Washington-area residents were clawing for the closest shade or air conditioner Tuesday as temperatures flirted with record highs in the first 24 hours of a two-day heat advisory.

The soaring temperatures are driving record increases in demand for power and emergency medical services, as well as interrupting construction projects and Metro service.

Temperatures peaked at 102 degrees at RonaldReagan Washington National Airport Tuesday -- one degree shy of its record of 103 set in 1999 -- and the National Weather Service predicts a high temperature of 100 on Wednesday, with the heat index making the day feel three degrees warmer.

D.C. resident Peter Armato, 56, said the heat has taken a toll on his Capitol Hill garden -- and him.

"Plants can sure tell the difference between 95 and 99," he said. Armato said he has taken plenty of precautions to avoid heat exhaustion while working outside -- but four hours in the garden Saturday forced him to take the next three days off.

"The heat is exhausting," he said.

In the past week, D.C. Fire and Emergency Medical Services has handled about 4,000 calls for service -- about a 25 percent increase from the daily average, which Fire Chief Kenneth Crosswhite attributed to the heat. On July 4, Fire and EMS responded to twice the average number of calls for service, Crosswhite said.

Construction worker Ivan Perez said his co-workers on the 2000 block of K Street Northwest were being sent home Tuesday to avoid heat stroke. And the stifling heat prompted the D.C. Road Runners to cancel a weekly run.

At home and in the office, residents are cranking up their air conditioning in tandem with the humidity -- sometimes too much.

Julie Rottier of Lovettsville, Va., said she thawed out at a park in Northwest Tuesday to escape her office's over-active air conditioner.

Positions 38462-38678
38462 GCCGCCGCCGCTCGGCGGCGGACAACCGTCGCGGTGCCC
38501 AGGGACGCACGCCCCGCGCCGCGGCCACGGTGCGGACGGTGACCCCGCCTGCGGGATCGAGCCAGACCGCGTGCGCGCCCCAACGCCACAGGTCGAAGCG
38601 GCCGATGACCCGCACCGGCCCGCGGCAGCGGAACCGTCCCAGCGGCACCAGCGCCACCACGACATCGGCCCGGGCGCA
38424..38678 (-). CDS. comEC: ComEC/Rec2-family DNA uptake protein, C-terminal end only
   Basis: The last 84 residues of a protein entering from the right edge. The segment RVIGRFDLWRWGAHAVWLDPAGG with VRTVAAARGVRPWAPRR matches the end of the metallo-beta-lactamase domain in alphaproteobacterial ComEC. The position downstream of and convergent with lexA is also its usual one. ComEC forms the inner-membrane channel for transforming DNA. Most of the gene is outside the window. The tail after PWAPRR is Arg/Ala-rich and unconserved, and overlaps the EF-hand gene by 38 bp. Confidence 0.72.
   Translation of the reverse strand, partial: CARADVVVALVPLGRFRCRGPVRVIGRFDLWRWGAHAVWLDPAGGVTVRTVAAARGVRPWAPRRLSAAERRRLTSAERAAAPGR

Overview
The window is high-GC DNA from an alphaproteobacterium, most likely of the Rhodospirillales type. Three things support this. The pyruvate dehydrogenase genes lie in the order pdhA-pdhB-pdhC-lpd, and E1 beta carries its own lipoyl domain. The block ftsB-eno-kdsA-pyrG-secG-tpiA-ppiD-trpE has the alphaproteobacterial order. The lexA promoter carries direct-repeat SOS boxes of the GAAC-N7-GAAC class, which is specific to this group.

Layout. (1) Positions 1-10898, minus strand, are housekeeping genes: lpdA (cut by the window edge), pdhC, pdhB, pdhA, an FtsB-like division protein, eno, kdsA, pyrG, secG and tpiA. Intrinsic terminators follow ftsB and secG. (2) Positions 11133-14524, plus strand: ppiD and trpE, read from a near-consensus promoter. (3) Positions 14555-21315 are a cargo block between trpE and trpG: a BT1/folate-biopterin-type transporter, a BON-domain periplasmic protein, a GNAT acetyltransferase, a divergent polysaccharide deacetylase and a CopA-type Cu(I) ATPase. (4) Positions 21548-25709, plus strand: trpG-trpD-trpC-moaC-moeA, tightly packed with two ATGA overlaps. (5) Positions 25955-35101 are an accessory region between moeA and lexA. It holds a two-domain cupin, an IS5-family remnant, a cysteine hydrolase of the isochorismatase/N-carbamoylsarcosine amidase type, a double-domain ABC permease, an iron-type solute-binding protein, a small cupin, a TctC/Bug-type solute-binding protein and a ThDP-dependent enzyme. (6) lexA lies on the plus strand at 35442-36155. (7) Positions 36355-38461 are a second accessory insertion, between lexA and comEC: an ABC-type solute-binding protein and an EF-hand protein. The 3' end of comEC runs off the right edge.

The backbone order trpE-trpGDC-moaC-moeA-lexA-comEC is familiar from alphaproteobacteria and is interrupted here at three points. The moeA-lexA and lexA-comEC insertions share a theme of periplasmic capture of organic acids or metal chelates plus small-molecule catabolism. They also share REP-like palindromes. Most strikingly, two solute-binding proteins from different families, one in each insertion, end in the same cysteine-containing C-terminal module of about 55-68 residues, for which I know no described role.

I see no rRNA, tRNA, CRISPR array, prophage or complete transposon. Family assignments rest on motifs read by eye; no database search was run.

"I'm on my lunch break and I'm warming up," she said. "It's so cold in there, this feels good. I'm hot but I'm warming the old bones."

The region's three largest power suppliers -- Pepco, Baltimore Gas & Electric and Dominion -- are asking consumers to keep their blinds drawn and set their thermostats no cooler than 78 degrees to help relieve pressure on the region's power grid.

Pepco is expecting to break its record hourly usage peak -- which was set at 6,895 megawatts in August 2006 -- on Wednesday. Its customers in the District and Montgomery and Prince George's counties use roughly 5,300 megawatts per hour on an average summer day. One megawatt is enough to power roughly 1,000 homes.

The utilities have said they have enough power to manage the demand, but warned stress to the system increases potential for power failures.

If soaring demand critically threatens the system, Pepco could force a "brownout," in which the utility would cut off service for short periods, Anderson said.

Rails, like power lines, are expanding with the heat, causing trains to slow down as a precaution. Metro officials found a heat kink -- an area where an expanded rail pops out of place -- on the Red Line Tuesday evening. The MARC commuter line also has put its trains on heat restrictions.

Joey Flechas and Andrew Harnik contributed to this report.